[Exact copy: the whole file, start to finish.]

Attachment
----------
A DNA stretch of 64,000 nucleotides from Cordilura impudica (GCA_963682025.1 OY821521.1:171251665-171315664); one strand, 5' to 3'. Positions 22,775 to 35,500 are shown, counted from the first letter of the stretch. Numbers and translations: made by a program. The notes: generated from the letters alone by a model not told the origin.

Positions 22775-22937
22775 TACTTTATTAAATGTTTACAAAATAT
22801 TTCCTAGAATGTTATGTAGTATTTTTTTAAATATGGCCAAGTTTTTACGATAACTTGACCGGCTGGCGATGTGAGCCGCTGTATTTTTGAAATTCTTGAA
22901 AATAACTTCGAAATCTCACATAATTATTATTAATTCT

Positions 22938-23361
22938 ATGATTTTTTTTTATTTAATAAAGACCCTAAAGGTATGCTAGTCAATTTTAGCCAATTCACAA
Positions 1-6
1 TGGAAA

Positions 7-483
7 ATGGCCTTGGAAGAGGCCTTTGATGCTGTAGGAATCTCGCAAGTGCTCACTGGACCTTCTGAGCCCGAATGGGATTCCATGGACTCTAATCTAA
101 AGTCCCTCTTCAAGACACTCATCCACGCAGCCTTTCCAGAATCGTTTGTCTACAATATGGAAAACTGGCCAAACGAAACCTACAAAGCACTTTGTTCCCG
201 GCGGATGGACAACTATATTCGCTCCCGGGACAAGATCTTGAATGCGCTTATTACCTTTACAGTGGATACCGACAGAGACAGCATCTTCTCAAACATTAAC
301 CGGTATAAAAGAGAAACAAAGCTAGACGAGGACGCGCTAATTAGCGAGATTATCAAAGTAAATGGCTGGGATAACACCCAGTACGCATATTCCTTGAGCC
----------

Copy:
A DNA stretch of 64,000 nucleotides from Cordilura impudica (GCA_963682025.1 OY821521.1:171251665-171315664); one strand, 5' to 3'. Positions 22,775 to 35,500 are shown, counted from the first letter of the stretch. Numbers and translations: made by a program. The notes: generated from the letters alone by a model not told the origin.

Positions 22775-22937
22775 TACTTTATTAAATGTTTACAAAATAT
22801 TTCCTAGAATGTTATGTAGTATTTTTTTAAATATGGCCAAGTTTTTACGATAACTTGACCGGCTGGCGATGTGAGCCGCTGTATTTTTGAAATTCTTGAA
22901 AATAACTTCGAAATCTCACATAATTATTATTAATTCT

Positions 22938-23361
22938 ATGATTTTTTTTTATTTAATAAAGACCCTAAAGGTATGCTAGTCAATTTTAGCCAATTCACAA
Positions 1-6
1 TGGAAA

Positions 7-483
7 ATGGCCTTGGAAGAGGCCTTTGATGCTGTAGGAATCTCGCAAGTGCTCACTGGACCTTCTGAGCCCGAATGGGATTCCATGGACTCTAATCTAA
101 AGTCCCTCTTCAAGACACTCATCCACGCAGCCTTTCCAGAATCGTTTGTCTACAATATGGAAAACTGGCCAAACGAAACCTACAAAGCACTTTGTTCCCG
201 GCGGATGGACAACTATATTCGCTCCCGGGACAAGATCTTGAATGCGCTTATTACCTTTACAGTGGATACCGACAGAGACAGCATCTTCTCAAACATTAAC
301 CGGTATAAAAGAGAAACAAAGCTAGACGAGGACGCGCTAATTAGCGAGATTATCAAAGTAAATGGCTGGGATAACACCCAGTACGCATATTCCTTGAGCC